This event will run from 9.30am-12 noon on Friday 17th July 2009 in Room D402, Clement House, at the LSE, Aldwych.
Black communities, especially young black men, are over-represented on the National Criminal DNA Database, but often under-represented in debates about who should be on the database.
Currently 77 percent of young black men between the age of 18 and 35 have their DNA on the database. Three out of four black men living in the UK have their DNA on the database even though the Home Office’s research shows that this group have lower offending rates than their white counterparts.
This had led to concerns that the database has criminalised a whole community.
The European Court of Human Rights ruled that the current practice of retaining innocent DNA on the database indefinitely is illegal. In response to this the Home Office launched a public consultation on plans to retain innocent DNA on the database for up to 12 years.
Human rights group say that only DNA of those convicted of a crime should be kept on the database and all innocent DNA removed and destroyed. Little, if any information about this consultation has reached those who are affected by this issue, this half day seminar, which is free to attend is part of a move to address this.
Running 9.30am-12 on Friday 17th July, this event will equip delegates who attend with the essential information needed to be able take part in the Government ‘s consultation ‘Keeping the right people on the DNA database’, which runs until the 7th August 2009.
To register for this free event click here
Commenting on the importance of attending this event organisers said:
‘The DNA database was introduced as a resource for the police to keep the genetic profiles of those who have been convicted of a crime. Today there are 500,000 people on the database who have no current conviction, caution, formal warning or reprimand. Given this track record it is important to respond to this consultation, as there is no way of knowing what the consequences of being on this system will be for people in the future,’ Matilda MacAttram director of Black Mental Health UK said.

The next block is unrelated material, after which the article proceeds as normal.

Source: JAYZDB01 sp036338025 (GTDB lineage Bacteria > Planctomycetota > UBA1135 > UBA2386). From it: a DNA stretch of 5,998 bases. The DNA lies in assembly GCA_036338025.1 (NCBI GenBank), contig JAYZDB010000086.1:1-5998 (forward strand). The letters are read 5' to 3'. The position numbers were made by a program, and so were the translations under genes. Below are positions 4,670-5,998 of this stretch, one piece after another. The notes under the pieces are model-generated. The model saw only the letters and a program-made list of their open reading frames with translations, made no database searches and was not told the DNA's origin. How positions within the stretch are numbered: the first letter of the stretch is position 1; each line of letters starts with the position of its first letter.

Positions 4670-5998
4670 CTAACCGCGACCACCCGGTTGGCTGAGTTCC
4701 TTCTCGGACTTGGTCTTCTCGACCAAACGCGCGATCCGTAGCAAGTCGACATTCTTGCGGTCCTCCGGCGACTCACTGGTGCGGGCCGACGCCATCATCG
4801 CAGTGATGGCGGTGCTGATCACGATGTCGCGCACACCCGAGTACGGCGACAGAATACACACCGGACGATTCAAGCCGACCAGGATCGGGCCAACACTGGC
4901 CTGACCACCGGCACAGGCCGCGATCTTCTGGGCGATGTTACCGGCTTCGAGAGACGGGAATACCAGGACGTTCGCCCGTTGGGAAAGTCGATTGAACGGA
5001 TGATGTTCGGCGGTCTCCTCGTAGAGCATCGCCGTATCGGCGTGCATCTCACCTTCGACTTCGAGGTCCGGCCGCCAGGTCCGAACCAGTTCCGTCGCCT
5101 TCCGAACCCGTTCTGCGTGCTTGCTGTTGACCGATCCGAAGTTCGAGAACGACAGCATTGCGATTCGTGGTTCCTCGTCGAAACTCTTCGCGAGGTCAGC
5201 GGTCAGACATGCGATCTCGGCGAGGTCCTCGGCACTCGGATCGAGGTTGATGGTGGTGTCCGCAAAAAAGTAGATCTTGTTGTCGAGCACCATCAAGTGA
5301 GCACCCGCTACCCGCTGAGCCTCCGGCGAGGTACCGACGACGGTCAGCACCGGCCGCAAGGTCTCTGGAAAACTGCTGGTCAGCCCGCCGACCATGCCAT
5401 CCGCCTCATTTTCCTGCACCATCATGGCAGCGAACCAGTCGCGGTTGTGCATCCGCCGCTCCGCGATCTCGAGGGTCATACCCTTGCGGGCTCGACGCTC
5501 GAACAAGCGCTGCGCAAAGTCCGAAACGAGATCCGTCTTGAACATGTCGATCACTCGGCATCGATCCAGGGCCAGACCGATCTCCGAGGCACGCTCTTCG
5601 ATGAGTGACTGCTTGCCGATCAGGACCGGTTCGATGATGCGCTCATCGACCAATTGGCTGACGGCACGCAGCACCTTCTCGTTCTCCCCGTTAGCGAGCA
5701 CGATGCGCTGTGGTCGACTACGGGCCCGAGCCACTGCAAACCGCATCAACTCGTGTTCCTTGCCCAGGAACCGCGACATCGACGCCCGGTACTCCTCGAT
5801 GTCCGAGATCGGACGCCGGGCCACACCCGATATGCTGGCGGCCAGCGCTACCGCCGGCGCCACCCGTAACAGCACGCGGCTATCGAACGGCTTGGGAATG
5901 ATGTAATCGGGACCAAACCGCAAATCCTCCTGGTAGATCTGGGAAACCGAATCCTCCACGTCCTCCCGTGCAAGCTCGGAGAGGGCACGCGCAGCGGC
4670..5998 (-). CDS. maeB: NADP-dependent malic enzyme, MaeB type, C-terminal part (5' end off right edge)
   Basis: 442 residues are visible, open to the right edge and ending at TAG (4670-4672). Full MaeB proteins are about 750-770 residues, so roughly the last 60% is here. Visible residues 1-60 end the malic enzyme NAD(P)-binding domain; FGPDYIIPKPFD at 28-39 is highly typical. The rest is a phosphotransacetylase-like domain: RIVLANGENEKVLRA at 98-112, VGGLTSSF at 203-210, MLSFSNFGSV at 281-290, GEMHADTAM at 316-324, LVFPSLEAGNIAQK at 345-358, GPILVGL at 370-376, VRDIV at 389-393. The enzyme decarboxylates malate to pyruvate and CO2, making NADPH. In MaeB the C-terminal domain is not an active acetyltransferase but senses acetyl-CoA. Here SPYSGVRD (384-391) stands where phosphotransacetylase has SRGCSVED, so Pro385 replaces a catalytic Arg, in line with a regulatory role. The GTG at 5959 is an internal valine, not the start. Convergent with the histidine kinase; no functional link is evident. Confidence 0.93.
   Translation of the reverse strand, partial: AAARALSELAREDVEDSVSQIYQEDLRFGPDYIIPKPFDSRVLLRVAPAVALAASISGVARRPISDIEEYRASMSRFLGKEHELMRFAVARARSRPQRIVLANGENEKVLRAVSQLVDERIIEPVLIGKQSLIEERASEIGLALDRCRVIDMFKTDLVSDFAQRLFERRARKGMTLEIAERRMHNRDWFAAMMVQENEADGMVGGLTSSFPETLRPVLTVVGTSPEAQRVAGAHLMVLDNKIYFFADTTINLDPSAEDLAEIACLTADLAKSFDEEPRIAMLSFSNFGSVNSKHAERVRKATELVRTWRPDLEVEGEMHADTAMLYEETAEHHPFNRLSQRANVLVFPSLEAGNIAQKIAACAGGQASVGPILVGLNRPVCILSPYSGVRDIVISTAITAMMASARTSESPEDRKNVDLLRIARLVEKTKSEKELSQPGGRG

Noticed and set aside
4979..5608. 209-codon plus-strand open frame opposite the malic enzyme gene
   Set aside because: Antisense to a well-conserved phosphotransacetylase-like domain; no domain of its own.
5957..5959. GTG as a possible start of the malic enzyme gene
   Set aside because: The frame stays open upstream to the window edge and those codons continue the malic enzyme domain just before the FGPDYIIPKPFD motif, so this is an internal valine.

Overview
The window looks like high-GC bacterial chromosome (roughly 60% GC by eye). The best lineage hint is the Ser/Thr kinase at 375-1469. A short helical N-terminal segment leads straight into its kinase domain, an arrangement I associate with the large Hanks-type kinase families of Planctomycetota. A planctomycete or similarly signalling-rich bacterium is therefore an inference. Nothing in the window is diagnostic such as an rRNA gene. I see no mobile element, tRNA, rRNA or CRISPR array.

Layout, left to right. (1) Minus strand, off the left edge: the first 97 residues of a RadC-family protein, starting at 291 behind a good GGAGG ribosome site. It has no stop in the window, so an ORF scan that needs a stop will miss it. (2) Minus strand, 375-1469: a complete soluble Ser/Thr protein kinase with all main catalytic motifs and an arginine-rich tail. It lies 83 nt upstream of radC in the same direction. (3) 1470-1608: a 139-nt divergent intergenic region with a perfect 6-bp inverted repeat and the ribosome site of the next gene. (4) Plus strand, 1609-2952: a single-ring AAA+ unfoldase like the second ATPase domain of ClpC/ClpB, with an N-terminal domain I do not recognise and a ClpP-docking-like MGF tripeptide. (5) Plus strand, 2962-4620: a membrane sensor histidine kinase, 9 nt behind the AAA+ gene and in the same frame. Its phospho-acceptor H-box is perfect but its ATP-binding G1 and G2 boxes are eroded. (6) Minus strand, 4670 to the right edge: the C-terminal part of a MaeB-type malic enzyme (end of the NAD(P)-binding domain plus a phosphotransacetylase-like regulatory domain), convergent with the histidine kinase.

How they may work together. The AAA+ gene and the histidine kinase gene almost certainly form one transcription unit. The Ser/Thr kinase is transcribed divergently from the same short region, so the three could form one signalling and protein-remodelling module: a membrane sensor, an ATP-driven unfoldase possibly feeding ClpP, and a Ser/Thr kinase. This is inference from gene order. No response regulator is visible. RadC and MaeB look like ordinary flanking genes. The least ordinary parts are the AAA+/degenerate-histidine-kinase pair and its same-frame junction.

‘The decision of the Minister to delay the deletion of records of people found innocent of certain crimes is unfortunate and does not take into account the disproportional effect that this will have on sections of society. A simple equality impact assessment would reveal that Black communities and Black men in particular are not being fairly treated with this decision. We hope that after hearing all the main points, the Minister will reconsider this position and move more in line with the European court ruling,’ – Olu Alake, President, 100 Black Men of London and chair of this seminar on the DNA database said.
‘The expansion of Britain’s DNA database to include hundreds of thousands of innocent people has a disproportionate effect on black communities. Young black men are much more likely than other groups to have records on the database. Black Britons now have a chance to have a say about their DNA and defend their rights,’ Dr Helen Wallace director of GeneWatch UK said.
‘Current practice has led to the criminalising of a whole community. We need to have an open and engaged debate on this issue and people need to be made aware of the database and how it is being used and what consequences this has,’ Dr Gus Hosein, visiting senior fellow in the Information and Systems and Innovation Group at the Department of Management at the London School of Economics said.